“Social innovation is special,” said Jeff Snell, a ’96 alumnus. “Education is one of those rare gifts to the human journey where we better ourselves through shared knowledge. (Social innovation is) applying that knowledge to our own human conditions for the bettering of lives around the world. It draws in the student (to see) there are solutions.”
The contributions Snell made to Marquette in his tenure are numerous. Founder of the Social Innovation Initiative, Snell was let go from Marquette as part of university budget cuts Feb. 24. Snell’s bold leadership, tireless passion and unwavering commitment to Marquette had an incredible impact on students, faculty, the Milwaukee community and beyond.
“Snell is the single person most responsible for the regional and national recognition that Marquette’s SII has received the past few years,” said John Pauly, professor of journalism and media studies and former provost. “He understood how social innovation could offer a fresh, compelling way to enact Marquette’s Jesuit mission across all our colleges.”
Hired as special advisor to then-University President the Rev. Robert A. Wild in 2007, Snell launched the Social Innovation Initiative in early 2010 in conjunction with the Office of the Provost.
“Social entrepreneurship made me realize we can do more,” said Laura Malandra, a ’13 College of Communication alumna. “It allowed me to look at the world (through) a different lens and showed me I don’t have to sacrifice social responsibility for my career aspirations.”
After creating SII, Snell forged a partnership with Ashoka: Innovators for the Public, the largest global organization for social entrepreneurs. Marquette became one of the first 10 universities dubbed an “AshokaU ChangeMaker Campus,” joining a select group of premiere universities paving the way in social entrepreneurship education, including Duke University and Arizona State University.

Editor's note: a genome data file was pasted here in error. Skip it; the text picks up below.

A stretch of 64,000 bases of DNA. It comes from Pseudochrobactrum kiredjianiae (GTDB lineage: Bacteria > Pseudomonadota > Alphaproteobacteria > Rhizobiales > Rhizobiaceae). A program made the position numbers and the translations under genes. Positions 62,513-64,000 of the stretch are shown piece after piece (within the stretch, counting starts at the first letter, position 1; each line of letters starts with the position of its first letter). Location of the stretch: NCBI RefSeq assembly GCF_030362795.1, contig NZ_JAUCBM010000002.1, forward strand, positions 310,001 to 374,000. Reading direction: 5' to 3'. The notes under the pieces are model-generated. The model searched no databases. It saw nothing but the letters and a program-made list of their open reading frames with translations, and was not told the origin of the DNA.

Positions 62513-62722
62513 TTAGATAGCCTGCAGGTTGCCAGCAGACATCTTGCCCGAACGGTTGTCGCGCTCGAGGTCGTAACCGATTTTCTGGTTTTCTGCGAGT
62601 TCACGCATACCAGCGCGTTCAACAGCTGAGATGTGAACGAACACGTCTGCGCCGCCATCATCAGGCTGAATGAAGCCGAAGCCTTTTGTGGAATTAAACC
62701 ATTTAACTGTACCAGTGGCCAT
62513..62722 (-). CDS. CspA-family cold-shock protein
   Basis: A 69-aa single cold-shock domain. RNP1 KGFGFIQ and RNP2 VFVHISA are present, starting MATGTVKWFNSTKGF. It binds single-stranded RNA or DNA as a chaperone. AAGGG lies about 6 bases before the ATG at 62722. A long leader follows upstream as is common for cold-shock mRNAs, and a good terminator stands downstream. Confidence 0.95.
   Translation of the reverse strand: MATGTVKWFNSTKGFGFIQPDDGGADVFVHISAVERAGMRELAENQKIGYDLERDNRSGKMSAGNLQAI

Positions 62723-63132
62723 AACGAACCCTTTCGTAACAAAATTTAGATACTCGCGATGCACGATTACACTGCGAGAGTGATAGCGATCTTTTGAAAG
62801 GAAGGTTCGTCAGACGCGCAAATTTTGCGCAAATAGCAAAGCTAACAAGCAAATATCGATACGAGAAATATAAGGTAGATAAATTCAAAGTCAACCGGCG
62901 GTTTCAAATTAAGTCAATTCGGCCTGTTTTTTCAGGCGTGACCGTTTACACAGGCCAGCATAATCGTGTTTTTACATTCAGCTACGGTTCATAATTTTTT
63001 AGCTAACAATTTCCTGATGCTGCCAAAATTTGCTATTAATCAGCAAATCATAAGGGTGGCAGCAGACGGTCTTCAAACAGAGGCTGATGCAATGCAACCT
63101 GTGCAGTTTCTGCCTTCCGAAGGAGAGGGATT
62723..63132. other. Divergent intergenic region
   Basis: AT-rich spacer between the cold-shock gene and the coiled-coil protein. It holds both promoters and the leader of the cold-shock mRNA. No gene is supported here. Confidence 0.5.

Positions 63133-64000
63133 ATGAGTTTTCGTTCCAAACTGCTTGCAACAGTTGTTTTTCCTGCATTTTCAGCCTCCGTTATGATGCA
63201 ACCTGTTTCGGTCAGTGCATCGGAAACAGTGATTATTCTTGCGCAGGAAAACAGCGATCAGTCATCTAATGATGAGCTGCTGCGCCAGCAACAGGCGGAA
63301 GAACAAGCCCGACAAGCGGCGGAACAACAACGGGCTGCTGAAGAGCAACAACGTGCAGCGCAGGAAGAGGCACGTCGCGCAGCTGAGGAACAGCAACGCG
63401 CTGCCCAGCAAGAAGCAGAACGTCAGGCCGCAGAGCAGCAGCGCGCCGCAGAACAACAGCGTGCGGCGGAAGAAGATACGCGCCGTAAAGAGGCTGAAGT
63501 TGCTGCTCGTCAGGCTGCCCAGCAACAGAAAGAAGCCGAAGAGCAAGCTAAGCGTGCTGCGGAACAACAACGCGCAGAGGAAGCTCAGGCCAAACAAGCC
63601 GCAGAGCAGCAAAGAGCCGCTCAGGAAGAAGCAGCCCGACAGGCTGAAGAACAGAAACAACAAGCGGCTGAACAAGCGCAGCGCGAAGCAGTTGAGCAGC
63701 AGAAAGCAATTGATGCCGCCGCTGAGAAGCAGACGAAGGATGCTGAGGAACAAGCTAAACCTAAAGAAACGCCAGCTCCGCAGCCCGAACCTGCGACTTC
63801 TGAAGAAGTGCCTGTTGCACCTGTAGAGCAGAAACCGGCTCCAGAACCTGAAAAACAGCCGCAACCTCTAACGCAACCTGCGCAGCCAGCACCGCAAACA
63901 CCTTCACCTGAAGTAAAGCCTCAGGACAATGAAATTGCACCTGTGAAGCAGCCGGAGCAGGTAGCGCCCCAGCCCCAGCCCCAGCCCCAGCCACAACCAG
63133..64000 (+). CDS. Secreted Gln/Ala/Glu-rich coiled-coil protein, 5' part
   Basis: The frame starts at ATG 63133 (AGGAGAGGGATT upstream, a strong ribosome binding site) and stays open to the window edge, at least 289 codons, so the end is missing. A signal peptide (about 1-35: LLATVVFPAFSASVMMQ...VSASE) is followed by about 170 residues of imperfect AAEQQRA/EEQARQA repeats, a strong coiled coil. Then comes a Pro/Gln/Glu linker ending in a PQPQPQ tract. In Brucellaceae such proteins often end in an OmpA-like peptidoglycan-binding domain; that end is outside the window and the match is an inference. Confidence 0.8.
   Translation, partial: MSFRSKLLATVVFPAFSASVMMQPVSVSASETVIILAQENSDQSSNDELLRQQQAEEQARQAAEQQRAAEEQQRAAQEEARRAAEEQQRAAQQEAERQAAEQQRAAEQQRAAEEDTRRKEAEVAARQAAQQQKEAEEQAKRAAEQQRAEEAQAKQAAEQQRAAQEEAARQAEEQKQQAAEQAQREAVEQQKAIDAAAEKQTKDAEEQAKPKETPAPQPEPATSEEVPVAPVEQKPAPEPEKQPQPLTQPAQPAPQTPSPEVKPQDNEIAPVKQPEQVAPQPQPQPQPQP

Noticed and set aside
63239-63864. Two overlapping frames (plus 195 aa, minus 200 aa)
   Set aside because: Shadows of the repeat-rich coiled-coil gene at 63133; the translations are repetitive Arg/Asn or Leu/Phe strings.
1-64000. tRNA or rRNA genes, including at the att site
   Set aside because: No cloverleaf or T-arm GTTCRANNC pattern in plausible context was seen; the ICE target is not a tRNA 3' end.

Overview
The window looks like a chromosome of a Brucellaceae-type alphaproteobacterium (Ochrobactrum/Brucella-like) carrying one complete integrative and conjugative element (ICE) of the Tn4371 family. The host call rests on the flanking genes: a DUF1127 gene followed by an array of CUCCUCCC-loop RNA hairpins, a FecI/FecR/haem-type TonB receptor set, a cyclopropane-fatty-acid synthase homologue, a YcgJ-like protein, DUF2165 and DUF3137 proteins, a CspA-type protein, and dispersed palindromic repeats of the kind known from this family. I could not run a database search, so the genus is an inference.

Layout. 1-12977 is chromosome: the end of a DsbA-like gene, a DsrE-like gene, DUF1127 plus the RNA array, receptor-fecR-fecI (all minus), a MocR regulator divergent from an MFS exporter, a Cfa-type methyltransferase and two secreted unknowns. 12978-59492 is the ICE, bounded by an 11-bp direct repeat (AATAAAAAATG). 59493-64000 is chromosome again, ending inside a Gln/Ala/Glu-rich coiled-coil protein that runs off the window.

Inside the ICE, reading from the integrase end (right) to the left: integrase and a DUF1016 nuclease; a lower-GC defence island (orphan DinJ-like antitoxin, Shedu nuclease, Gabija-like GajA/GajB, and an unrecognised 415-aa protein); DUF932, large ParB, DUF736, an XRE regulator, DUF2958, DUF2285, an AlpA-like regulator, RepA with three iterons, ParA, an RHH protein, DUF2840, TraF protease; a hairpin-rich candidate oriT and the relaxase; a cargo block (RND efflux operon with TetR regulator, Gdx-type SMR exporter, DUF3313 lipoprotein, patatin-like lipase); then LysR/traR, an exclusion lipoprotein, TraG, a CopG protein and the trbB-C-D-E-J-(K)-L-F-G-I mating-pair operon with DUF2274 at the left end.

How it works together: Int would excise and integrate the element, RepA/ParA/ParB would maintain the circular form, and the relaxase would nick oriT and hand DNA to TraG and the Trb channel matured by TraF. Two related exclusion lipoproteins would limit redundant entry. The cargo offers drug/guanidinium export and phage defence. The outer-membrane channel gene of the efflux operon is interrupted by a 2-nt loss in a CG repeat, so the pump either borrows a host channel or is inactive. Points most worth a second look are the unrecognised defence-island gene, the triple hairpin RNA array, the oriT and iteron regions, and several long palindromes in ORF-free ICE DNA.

Soon after, student interest grew and coalesced as the ChangeMakersMU student group. Snell served as faculty advisor and further engaged students by designing and teaching Marquette’s first courses solely dedicated to social entrepreneurship.
“I think it’s safe for me to say that Jeff is the best instructor I have ever had,” said Shivani Chokshi, a freshman in the College of Arts & Sciences. Chokshi took Snell’s honors seminar, “How to Change the World,” in the fall.
“Jeff shaped my perspective on what is to come in the future and showed me every person can make a difference,” she said.
Snell brought five esteemed social entrepreneurs to campus as part of the Social Entrepreneur in Residence program and developed the annual Social Innovation Design Contest.
“I thought this contest provided a good venue to encourage students to be creative and to think outside the box, which is a lifelong skill,” said Kathy Rehbein, associate professor of management in the College of Business Administration. “I know that my classes, my students and I have all benefited from the passion that Jeff brought to the job. He has been a key resource for business education.”
Snell’s work reached far into the community. He developed the Brady Corp-Marquette partnership for the Midwest Social Innovation Start-Up Challenge, modeled after the Dell Social Innovation Challenge and Champions for Change, which recognizes Marquette social entrepreneurs at men’s basketball games. He also formed the faculty Social Innovation Research and Practitioners Group; the Social Innovation Leadership Experience for nonprofit executives; and FixesU.org, a Marquette-New York Times partnership funded by the Bill & Melinda Gates Foundation.
“Jeff has been a guiding light for everyone who is interested in social innovation locally and nationally,” said Deanna Singh, executive director of the Burke Foundation in Milwaukee. “His integrity, leadership and passion are unparalleled. He has elevated the conversation about social innovation in the city and generations of people will benefit as a result.”
SII will continue without Snell and is in the hands of future students, faculty and administrators.
“I hope Marquette continues to support the tremendous opportunity it has to transform the lives of students with the Social Innovation Initiative,” said Annie Richmond, a ’12 aluma of the College of Business Administration. “I hope it maintains its reputation as a forerunner in social innovation and truly puts into practice what it means to ‘be the difference.’”
Elise Chapman, College of Business Administration ’12, is the project manager for the Marquette Social Innovation Initiative. Allison Glaubke, College of Business Administration ’12, was a founding member of ChangeMakersMU and is currently a site coordinator and AmeriCorps member at LIFT-Chicago, a nonprofit organization working to lift people out of poverty for good.